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Double-Edged Politics on Women’s Rights in the MENA Region, edited by Hanane Darhour, Drude Dahlerup

Label
Double-Edged Politics on Women’s Rights in the MENA Region, edited by Hanane Darhour, Drude Dahlerup
Language
eng
Literary Form
non fiction
Main title
Double-Edged Politics on Women’s Rights in the MENA Region
Medium
electronic resource
Nature of contents
dictionaries
Responsibility statement
edited by Hanane Darhour, Drude Dahlerup
Series statement
Gender and Politics,, 2662-5814
Summary
While the Arab Uprisings presented new opportunities for the empowerment of women, the sidelining of women remains a constant risk in the post-revolutionist MENA countries. Changes in the position of women are crucial to the reconfiguration of state-society relations and to the discussions between Islamist and secular trends. Theoretically framed and based on new empirical data, this edited volume explores women’s activism and political representation as well as discursive changes, with a particular focus on secular and Islamic feminism, and changes in popular opinions on women’s position in society. While the contributors express optimistic as well as more pessimistic views for the future, they agree that this is a period of uncertainty for women in the region, and that support by ruling elites towards women’s rights remains ambiguous and double-edged. Hanane Darhour is Associate Professor at the Polydisciplinary Faculty of Ouarzazate, Ibn Zohr University, Morocco. She is the author of Implementation of Electoral Gender Quotas: Evidence from the 2002 Moroccan Elections (2012). Drude Dahlerup is Professor of Political Science at Stockholm University, Sweden, and Honorary Professor at Roskilde University, Denmark. She has published extensively on gender and politics, gender quota systems, the history of women’s movements, and theories of feminism, including Has Democracy Failed Women? (2018)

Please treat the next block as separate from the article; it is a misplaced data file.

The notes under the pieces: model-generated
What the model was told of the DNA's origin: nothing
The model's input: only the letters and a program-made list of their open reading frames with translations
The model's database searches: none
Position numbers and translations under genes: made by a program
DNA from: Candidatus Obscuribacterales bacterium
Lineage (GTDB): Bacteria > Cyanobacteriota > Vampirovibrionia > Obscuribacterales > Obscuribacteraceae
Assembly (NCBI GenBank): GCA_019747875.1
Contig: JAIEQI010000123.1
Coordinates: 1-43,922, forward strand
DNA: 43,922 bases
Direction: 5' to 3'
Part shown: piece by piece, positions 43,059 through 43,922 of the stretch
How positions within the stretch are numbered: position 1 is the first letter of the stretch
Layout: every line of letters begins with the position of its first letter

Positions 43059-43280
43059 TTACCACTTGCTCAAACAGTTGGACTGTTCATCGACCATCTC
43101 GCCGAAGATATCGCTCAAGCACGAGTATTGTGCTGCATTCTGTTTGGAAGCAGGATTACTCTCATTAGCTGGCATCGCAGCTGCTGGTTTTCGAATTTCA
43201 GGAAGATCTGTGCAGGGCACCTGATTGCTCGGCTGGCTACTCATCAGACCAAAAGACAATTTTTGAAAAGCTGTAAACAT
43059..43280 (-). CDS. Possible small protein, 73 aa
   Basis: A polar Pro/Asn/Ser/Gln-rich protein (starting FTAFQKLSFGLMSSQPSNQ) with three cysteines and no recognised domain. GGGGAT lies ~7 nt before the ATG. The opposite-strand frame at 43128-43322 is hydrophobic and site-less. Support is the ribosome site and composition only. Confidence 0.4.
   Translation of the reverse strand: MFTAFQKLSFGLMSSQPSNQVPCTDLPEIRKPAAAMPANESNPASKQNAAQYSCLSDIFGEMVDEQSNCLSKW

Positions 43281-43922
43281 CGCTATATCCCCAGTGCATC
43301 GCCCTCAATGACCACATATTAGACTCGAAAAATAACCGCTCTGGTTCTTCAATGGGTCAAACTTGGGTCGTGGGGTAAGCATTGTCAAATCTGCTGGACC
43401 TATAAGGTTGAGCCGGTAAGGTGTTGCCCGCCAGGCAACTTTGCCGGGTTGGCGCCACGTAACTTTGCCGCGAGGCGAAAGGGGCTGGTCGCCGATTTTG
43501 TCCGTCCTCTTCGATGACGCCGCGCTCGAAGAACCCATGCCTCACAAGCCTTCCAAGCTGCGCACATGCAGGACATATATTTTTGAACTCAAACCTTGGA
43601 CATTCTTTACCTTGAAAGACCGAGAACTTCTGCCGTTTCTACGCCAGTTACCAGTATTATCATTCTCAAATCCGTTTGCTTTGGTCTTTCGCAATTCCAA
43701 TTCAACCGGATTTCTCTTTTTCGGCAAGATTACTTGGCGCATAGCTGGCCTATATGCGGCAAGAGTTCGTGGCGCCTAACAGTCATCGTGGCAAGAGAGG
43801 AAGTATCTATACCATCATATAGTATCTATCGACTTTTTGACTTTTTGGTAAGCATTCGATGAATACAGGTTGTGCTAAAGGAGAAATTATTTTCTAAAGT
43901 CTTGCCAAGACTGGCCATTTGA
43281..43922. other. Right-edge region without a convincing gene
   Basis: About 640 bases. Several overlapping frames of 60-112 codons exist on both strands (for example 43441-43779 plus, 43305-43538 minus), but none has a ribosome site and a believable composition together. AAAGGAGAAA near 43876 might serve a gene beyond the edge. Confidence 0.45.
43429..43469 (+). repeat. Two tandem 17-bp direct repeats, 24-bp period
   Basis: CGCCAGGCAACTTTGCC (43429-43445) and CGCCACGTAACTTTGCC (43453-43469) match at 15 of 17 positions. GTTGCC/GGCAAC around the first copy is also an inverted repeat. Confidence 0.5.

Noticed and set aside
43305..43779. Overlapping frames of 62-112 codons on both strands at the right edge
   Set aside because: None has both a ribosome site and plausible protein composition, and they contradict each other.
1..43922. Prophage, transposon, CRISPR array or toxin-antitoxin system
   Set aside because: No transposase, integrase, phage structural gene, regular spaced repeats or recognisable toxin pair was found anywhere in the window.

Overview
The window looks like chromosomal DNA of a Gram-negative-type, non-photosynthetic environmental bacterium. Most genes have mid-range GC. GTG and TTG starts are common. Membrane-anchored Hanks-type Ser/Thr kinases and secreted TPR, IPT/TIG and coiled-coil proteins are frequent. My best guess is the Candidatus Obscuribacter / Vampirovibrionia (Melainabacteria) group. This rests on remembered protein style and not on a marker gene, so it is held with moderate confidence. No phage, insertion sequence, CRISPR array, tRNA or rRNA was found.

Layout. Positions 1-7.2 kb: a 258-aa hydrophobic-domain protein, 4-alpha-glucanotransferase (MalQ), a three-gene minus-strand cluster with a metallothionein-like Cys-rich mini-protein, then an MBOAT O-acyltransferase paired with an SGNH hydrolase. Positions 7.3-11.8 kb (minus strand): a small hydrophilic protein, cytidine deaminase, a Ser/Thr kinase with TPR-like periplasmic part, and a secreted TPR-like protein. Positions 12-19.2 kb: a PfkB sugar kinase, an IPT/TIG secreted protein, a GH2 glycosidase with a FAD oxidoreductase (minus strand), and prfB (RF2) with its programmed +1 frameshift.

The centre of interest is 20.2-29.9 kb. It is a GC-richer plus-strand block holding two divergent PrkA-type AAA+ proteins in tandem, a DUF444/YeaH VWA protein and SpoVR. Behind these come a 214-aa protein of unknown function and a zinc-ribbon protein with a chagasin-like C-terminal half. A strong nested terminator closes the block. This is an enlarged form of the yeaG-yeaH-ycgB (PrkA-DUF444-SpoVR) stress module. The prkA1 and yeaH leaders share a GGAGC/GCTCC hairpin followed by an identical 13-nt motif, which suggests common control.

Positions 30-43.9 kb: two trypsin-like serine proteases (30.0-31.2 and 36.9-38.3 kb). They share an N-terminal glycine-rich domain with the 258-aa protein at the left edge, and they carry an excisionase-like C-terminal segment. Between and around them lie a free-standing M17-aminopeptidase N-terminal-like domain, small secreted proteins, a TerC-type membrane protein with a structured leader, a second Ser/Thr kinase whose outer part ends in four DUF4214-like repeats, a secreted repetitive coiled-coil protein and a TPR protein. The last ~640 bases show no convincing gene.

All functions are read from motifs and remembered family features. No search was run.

Table Of Contents
1. Introduction: The Arab Uprisings and the Rights of Women (Drude DAHLERUP and Hanane DARHOUR) -- Part I: Women’s Rights, Feminism and Islamism -- 2. The Center: A Theoretical Framework for Understanding Women’s Rights in Pre- and Post-Arab Spring North Africa (Fatima SADIQI) -- 3. Whose Gender Equality? On the Boundaries of Islam and Feminism in the MENA Region (Ilyass BOUZGHAIA) -- Part II: Post-Spring Dynamics and Feminist Norm Diffusion -- 4. Cultural Change in North Africa: the Interaction Effect of Women’s Empowerment and Democratization (Ginger FEATHER) -- 5. Changing Tides? On How Popular Support for Feminism increased after the Arab Spring (Saskia GLAS and Niels SPIERINGS) -- Part III: Women’s Activism and the Reconfigured State -- 6. Women’s Activism in North Africa in Post Arab Spring (Moha ENNAJI) -- 7. Political Opportunities for Islamist Women in Morocco and Egypt (Anwar MHAJNE) -- 8. Contrasting Women’s Rights in the Maghreb and the Middle East Constitutions (Aili Mari TRIPP) -- Part IV: Empowered or Sidelined? On Women’s Political Representation and Influence -- 9. Examining Female Membership and Leadership of Legislative Committees in Jordan (Marwa SHALABY and Laila ELIMAM) -- 10. Empowering young women? Gender and youth quotas in Tunisia (Jana BELSCHNER) -- 11. Whose Empowerment? Gender Quota Reform Mechanisms and De-democratization in Morocco (Hanane DARHOUR)
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